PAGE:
Adam Harder – @AHard779
Coaches nowadays have it in their heads that their unchanged programs they have been running for X amount of years will continue to work. I hate to be the bearer of bad news to you unevolved coaches out there but that absolutely will not work. If you: 1. Don’t have a year round training program set up, you should. And 2. If you are convinced what you did in your high school days is still going to work, accept that you are wrong.
I personally have coached at a school that had no offseason training program for the kids who weren’t multiple sport athletes,and I have seen first-hand how much having one can positively impact a team. It isn’t just about one tough workout or training technique, it needs to be strategized. Implementing a periodic, year-long training program is something ALL coaches should do. If you have kids on your team who do not participate in another sport and you aren’t using a structured offseason training program, you’re falling behind.
With wrestling season coming up, I know a lot of coaches that are going to put their athletes through grueling workouts or extended runs and even worse, BOTH! Season is coming up quick and coaches who haven’t had their team lifting for the past 6 months believe their kids should be ready for that kind of strenuous training now. Although this is the time your kids should be maxing out their lifts, if you haven’t been lifting you need to ease them into it to keep your kids safe. For the coaches that run their wrestlers to death, I am going too put this as simply as possible; running shape and wrestling shape are two different forms of endurance. Does it help? Yes, it does but is there ever a time that you’re kid is going to be wrestling for 30 minutes? No. A match is 6 minutes long, and maybe using 10 minute runs would be more beneficial because conditioning is necessary and running saves the body a little more than live wrestling.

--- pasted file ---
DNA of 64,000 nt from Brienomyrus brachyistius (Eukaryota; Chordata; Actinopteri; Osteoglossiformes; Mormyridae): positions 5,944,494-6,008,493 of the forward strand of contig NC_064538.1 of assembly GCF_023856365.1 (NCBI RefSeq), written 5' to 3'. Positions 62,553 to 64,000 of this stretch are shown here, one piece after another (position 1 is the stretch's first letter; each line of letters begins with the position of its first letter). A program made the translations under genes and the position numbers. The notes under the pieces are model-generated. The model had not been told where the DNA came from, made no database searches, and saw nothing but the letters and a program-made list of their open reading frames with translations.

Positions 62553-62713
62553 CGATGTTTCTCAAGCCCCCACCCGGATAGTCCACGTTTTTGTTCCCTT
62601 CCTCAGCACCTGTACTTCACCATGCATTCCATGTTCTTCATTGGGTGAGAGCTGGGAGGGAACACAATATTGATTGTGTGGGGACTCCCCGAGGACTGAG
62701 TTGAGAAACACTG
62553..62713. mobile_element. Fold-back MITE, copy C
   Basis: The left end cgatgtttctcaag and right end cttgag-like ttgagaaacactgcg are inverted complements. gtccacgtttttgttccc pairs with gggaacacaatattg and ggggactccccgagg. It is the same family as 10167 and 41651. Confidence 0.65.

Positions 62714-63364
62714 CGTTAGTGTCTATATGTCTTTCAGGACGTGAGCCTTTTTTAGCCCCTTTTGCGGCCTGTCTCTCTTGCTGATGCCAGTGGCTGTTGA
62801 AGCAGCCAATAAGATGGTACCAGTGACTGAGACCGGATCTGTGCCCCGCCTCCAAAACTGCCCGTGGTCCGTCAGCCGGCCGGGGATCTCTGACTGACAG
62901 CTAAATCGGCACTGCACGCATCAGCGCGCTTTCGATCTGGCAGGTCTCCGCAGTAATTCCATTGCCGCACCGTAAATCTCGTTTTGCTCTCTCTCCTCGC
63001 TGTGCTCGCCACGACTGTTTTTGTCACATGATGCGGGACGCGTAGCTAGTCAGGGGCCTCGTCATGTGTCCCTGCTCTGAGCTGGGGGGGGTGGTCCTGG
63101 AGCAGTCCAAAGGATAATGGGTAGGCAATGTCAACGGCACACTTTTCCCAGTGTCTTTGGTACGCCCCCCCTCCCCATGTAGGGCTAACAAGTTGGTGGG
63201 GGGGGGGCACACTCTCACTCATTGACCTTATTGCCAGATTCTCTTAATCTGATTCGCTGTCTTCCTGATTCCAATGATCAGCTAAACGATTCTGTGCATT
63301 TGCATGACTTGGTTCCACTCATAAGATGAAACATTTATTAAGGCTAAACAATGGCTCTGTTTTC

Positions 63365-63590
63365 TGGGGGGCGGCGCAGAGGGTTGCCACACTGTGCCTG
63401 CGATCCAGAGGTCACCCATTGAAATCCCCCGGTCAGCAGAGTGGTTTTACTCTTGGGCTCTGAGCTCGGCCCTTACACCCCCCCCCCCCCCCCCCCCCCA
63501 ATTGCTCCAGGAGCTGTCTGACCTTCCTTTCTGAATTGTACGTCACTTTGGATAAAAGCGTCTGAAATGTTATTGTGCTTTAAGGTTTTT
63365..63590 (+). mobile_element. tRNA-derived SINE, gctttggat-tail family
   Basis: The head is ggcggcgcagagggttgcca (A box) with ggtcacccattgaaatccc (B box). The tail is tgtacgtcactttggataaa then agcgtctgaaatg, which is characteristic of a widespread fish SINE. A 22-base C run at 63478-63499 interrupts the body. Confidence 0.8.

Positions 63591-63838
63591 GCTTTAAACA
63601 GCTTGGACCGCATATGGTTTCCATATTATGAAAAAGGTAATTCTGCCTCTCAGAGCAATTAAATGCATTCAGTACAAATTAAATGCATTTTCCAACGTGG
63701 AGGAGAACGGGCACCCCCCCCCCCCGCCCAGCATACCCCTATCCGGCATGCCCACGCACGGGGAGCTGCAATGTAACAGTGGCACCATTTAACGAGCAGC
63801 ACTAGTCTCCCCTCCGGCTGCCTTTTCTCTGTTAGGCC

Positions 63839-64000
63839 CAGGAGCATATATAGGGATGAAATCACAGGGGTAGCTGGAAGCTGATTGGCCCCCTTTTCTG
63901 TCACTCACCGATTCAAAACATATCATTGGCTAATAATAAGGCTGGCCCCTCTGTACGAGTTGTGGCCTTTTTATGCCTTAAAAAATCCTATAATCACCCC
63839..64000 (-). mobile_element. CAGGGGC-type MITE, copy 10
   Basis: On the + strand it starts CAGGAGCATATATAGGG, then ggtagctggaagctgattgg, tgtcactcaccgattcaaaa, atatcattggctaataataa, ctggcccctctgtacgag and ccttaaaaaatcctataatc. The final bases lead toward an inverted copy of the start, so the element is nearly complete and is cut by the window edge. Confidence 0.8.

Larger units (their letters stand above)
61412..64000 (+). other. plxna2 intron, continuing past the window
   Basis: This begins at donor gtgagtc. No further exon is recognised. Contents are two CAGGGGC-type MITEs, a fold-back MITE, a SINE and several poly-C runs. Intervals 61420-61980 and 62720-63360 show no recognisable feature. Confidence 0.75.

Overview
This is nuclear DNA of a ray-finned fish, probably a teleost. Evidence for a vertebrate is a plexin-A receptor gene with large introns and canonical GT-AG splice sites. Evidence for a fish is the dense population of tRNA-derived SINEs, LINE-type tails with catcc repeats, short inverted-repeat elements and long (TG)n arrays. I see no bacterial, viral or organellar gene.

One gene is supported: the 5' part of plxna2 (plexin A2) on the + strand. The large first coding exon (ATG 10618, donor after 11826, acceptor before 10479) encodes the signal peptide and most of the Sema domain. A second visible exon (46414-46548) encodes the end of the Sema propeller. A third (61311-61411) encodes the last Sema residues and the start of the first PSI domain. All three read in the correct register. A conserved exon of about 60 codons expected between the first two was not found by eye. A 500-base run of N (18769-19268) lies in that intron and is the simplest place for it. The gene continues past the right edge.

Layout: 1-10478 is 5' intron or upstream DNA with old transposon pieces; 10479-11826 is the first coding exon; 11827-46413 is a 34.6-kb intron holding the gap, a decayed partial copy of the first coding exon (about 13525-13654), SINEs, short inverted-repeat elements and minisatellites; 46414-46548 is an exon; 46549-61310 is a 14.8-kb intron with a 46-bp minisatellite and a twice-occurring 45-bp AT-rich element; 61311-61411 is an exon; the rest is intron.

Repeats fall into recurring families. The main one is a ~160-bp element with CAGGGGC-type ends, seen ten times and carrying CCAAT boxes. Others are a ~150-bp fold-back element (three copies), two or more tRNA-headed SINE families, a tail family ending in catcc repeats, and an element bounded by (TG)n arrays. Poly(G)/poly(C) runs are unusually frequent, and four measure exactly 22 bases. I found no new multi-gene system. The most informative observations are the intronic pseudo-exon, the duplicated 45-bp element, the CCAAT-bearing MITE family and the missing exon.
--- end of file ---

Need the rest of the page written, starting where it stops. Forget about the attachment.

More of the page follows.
Now you’re probably asking yourself, “Well if we aren’t supposed to run and aren’t supposed to lift hard like we normally do what should we be doing?” GREAT QUESTION! With season right around the corner you should be focusing on technique and conditioning. Circuit training is something I love to use that includes both aspects and it works for any size group of wrestlers. I will include a sample workout at the end of this article. Some advantages of circuit training are that you can put as many kids in a group as you need, you can make them specific to wrestling and you set the time limit. Circuit training was probably the best training I could have implemented because it would take a short time to wear the muscles and kids down to a point that wouldn’t risk injury from heavy lifting and I could still relate it to wrestling.
Because circuit training takes a minimum amount of time you probably don’t think it’s hard enough. You’re not exactly wrong but your kids should be focusing heavy on technique as we close in on the season. If you implement circuit training correctly, you will be hitting both areas. Covering the basics of wrestling would never hurt anyone. Getting good stances, perfecting form on shots and working on stand-ups can always be covered briefly to ensure the kids have it down. This would be more beneficial than having them run 5 miles and then expect them to live wrestle for the next hour. If you start implementing the basics now you will save time at the start of season. If this still doesn’t seem hard enough of the kids, focus on their drilling. They shouldn’t have any free time during their drills. If you look at any high level program, the kids are moving constantly. Training partner need to tie their shoe? Then they can take shots are their own. There are no excuses for standing around. They should feel free to take time working on the technique of the shots, but the reps of the shots should be constant. Emphasis shouldn’t be on speed of the move but, instead, the speed of reps. Just because you are taking the shot slow doesn’t mean you can’t take a shot every 10 seconds. The goal should be hitting as many reps as possible in the allotted time by the coach.
Once these things have been completed in practice your kids should be tired. If not, live wrestling is always beneficial when covering what was learned that day. You wouldn’t want to work on top-bottom in a live match when they worked on take downs all day. By doing that you increase the chance of bad habits the kids could get into by not fully understanding a move. However, letting them work in real situations using what they learned that day will always be valuable for the wrestler.
Circuit 12 stations :30 seconds each station :05-:10 second rest between each station. 6 minutes (a Match) with a couple minutes break in-between enough to get some water and their breath back.
Stance and Motion
Kettle bell Over Head Walks
Heavy Kettle Bell Farmers Caries
Medicine Ball Slams
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